Monte Carlo Generators in a Nutshell


Both experimental and theoretical high energy physicists make use of monte carlo event generators to make predictions about new physics processes and to discover what certain backgrounds will look like. While I’m not going to describe monte carlo methods in experimental high energy physics (HEP) in too much detail, I want to quickly go over a few concepts that I think are especially important and interesting – basic things that I wish I had learned when I first started doing research.

Using a random-number generator to randomly sample some area of phase space, a monte carlo generator makes calculations at leading order or next to leading order (NLO) of the cross-sections (a cross-section is the probability that a specific event occurs) of particular physics processes (because you can’t simulate all possibilities at once) in some kinematic region. A lot happens in a collision, and a monte carlo (MC) event generator has to simulate all of the sub-processes that occur.

First, the MC generator calculates the hard process – the very first step when the protons collide – using parton distribution functions (also known as PDFs) and perturbation theory, which can tell us the probabilistic distributions of the particles going into the collision and the particles coming out of the collision. A program like the Les Houches Accord PDF Interface (LHAPDF) is used to calculate this step, though some generators can calculate the entire process from start to finish (that is, from hard process to stable final state particles).

What happens next is called parton showering. Protons are composed of quarks and gluons, which are called “partons” and each have a color charge. When you collide protons, you are colliding a bunch of colored partons, and thus have a lot of outgoing partons flying everwhere. Since all of these quarks and gluons have color charges,  these high-energy partons radiate gluons (a kind of “parton bremming”, if you will) until you are left with lower-energy partons, which then can hadronize. Detectors can’t see this part of the process, due to color confinement, but most MC generators, including PYTHIA, Sherpa, and Herwig++ are able to simulate all of this (that is, everything at the parton level).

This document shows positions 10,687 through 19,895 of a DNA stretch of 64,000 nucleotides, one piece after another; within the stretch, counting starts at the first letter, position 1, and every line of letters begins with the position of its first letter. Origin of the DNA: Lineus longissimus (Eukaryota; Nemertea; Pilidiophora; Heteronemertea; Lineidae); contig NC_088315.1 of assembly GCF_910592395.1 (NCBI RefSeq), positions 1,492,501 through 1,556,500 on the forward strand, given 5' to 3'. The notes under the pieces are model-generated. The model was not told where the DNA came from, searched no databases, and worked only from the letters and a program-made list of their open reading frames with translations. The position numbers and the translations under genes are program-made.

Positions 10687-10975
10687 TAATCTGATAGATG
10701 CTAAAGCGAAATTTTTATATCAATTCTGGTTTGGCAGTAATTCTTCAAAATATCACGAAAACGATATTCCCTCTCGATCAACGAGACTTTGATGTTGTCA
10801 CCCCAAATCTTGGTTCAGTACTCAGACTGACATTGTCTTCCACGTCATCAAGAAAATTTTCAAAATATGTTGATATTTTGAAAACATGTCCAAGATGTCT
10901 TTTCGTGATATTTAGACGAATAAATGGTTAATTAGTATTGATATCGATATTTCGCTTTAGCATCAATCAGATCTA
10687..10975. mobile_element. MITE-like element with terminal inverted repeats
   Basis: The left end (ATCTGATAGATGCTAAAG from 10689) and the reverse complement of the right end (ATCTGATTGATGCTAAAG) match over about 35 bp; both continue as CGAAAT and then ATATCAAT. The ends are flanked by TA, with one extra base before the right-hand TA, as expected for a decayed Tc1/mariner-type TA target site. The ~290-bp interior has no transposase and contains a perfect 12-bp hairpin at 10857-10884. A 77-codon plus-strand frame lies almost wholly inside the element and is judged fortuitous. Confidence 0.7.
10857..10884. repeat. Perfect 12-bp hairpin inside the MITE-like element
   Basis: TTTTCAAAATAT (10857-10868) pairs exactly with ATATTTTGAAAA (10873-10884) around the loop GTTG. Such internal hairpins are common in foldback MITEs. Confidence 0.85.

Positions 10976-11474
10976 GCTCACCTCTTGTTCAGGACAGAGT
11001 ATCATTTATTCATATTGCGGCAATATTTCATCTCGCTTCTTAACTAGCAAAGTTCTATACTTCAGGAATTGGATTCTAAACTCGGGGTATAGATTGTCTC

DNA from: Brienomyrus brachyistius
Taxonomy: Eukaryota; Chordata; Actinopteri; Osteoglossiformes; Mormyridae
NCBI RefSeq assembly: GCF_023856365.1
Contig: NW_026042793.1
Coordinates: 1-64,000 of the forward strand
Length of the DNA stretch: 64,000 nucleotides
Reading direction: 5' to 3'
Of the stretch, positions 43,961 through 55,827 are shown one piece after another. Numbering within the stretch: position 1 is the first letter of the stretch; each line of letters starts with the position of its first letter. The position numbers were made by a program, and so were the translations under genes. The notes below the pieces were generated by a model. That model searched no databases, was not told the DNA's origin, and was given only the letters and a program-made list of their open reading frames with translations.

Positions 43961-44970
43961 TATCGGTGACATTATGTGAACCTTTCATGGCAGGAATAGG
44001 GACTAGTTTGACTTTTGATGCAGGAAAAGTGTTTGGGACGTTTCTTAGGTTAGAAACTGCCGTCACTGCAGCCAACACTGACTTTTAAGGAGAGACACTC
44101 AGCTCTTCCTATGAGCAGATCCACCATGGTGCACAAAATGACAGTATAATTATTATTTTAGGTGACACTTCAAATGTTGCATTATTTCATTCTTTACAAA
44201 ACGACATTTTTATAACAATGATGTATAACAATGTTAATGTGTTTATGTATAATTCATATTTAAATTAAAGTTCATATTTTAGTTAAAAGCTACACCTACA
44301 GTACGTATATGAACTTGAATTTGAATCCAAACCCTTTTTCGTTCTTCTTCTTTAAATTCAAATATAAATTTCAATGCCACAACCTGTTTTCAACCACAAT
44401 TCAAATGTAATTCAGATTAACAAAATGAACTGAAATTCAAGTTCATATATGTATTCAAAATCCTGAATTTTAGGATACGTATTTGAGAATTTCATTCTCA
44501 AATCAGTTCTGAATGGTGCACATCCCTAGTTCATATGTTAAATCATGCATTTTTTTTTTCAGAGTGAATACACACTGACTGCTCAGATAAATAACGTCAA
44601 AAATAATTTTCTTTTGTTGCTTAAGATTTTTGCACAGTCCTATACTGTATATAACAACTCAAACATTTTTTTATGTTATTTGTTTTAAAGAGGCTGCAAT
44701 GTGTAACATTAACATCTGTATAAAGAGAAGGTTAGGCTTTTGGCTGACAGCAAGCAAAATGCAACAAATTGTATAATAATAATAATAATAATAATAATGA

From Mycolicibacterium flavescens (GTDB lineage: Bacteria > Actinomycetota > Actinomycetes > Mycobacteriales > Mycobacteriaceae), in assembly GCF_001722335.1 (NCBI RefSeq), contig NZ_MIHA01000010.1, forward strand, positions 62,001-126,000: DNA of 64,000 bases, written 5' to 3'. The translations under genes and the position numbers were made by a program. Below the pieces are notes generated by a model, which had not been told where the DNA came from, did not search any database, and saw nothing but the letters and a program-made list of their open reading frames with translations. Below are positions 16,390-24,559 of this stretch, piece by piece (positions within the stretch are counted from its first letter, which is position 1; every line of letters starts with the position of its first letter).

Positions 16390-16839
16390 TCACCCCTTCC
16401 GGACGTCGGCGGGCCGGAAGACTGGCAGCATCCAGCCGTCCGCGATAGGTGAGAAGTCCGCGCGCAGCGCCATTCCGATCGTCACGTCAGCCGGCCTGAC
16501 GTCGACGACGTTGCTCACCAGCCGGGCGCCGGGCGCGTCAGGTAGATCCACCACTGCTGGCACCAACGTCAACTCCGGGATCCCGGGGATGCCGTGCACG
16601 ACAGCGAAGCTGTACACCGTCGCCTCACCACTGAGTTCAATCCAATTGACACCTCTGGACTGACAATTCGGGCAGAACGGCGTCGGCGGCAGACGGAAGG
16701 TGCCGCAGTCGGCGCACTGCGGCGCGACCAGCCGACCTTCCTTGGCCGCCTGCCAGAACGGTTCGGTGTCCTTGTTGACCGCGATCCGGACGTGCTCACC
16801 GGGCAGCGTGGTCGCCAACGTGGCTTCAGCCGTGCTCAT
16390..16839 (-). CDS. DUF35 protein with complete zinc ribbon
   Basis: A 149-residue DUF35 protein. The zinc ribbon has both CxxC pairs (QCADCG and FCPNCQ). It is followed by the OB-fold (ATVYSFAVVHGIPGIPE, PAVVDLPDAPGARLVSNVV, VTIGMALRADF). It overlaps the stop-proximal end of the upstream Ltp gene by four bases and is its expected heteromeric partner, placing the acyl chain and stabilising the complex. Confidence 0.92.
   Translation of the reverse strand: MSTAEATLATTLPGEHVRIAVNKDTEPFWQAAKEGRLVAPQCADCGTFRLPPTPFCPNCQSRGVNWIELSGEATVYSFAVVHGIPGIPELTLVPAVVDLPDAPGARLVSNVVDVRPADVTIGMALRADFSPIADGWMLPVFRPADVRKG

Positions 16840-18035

As the gluons and quarks scatter, they hadronize, becoming color-neutral particles, which we can see in our detector – this is called hadronization, and the events that happen at this level are called the underlying events. After they hadronize, these heavy, unstable particles begin to decay into lighter, stable particles. Once a MC generator reaches this step, it has all of the information about the particles: the four-vectors of the particles and which particles (known as parent particles) have decayed to lighter particles (daughter or child particles).

At this point, you have your final state particles, and can run all the generator-level information through detector simulation software (like Geant4, Delphes, or PGS), that reconstructs what the particle interactions look like in an actual detector. Once you’ve done this, you can treat this simulated monte carlo sample like it is data, and analyze the events to better understand them.

Of course, MC isn’t perfect, and we often apply multiple corrections to our samples to make up for some shortcomings. There are quite a few, but there are two which I think are relatively simple to understand: (1) we have to re-weight our monte carlo to match our data; (2) sometimes, in order to account for higher-order corrections, you have to include what are called K-factors, which are usually calculated by looking at the differences between cross-sections at next-to-leading order and the cross sections at leading order. I’ll cover these in a bit more detail in a later post. That’s all for now!

(photo courtesy of Eram Rizvi)


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